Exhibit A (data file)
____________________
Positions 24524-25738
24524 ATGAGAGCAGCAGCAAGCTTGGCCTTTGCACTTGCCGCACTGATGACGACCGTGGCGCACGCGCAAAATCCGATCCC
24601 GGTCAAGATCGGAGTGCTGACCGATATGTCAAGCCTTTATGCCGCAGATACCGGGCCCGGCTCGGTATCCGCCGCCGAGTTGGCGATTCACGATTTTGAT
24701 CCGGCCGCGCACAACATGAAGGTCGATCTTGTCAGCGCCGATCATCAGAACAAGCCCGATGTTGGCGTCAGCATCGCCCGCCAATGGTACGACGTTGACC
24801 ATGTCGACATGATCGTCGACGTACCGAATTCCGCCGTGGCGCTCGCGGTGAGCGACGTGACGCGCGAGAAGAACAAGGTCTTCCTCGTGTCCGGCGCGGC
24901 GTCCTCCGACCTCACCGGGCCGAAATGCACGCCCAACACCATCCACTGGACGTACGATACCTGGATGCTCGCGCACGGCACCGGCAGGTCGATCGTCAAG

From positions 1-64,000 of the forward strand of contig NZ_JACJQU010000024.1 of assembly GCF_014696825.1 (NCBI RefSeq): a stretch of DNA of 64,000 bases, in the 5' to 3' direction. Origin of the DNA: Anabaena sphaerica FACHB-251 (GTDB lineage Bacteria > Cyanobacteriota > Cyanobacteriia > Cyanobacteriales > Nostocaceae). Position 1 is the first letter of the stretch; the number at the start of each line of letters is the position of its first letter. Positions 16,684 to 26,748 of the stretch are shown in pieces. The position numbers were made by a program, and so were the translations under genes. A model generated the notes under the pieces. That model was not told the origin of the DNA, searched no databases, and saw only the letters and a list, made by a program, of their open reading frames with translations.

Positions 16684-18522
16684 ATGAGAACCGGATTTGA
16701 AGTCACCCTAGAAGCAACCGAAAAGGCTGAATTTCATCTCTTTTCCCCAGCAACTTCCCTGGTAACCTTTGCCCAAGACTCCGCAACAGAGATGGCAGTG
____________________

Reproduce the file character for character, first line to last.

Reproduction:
Positions 24524-25738
24524 ATGAGAGCAGCAGCAAGCTTGGCCTTTGCACTTGCCGCACTGATGACGACCGTGGCGCACGCGCAAAATCCGATCCC
24601 GGTCAAGATCGGAGTGCTGACCGATATGTCAAGCCTTTATGCCGCAGATACCGGGCCCGGCTCGGTATCCGCCGCCGAGTTGGCGATTCACGATTTTGAT
24701 CCGGCCGCGCACAACATGAAGGTCGATCTTGTCAGCGCCGATCATCAGAACAAGCCCGATGTTGGCGTCAGCATCGCCCGCCAATGGTACGACGTTGACC
24801 ATGTCGACATGATCGTCGACGTACCGAATTCCGCCGTGGCGCTCGCGGTGAGCGACGTGACGCGCGAGAAGAACAAGGTCTTCCTCGTGTCCGGCGCGGC
24901 GTCCTCCGACCTCACCGGGCCGAAATGCACGCCCAACACCATCCACTGGACGTACGATACCTGGATGCTCGCGCACGGCACCGGCAGGTCGATCGTCAAG

From positions 1-64,000 of the forward strand of contig NZ_JACJQU010000024.1 of assembly GCF_014696825.1 (NCBI RefSeq): a stretch of DNA of 64,000 bases, in the 5' to 3' direction. Origin of the DNA: Anabaena sphaerica FACHB-251 (GTDB lineage Bacteria > Cyanobacteriota > Cyanobacteriia > Cyanobacteriales > Nostocaceae). Position 1 is the first letter of the stretch; the number at the start of each line of letters is the position of its first letter. Positions 16,684 to 26,748 of the stretch are shown in pieces. The position numbers were made by a program, and so were the translations under genes. A model generated the notes under the pieces. That model was not told the origin of the DNA, searched no databases, and saw only the letters and a list, made by a program, of their open reading frames with translations.

Positions 16684-18522
16684 ATGAGAACCGGATTTGA
16701 AGTCACCCTAGAAGCAACCGAAAAGGCTGAATTTCATCTCTTTTCCCCAGCAACTTCCCTGGTAACCTTTGCCCAAGACTCCGCAACAGAGATGGCAGTG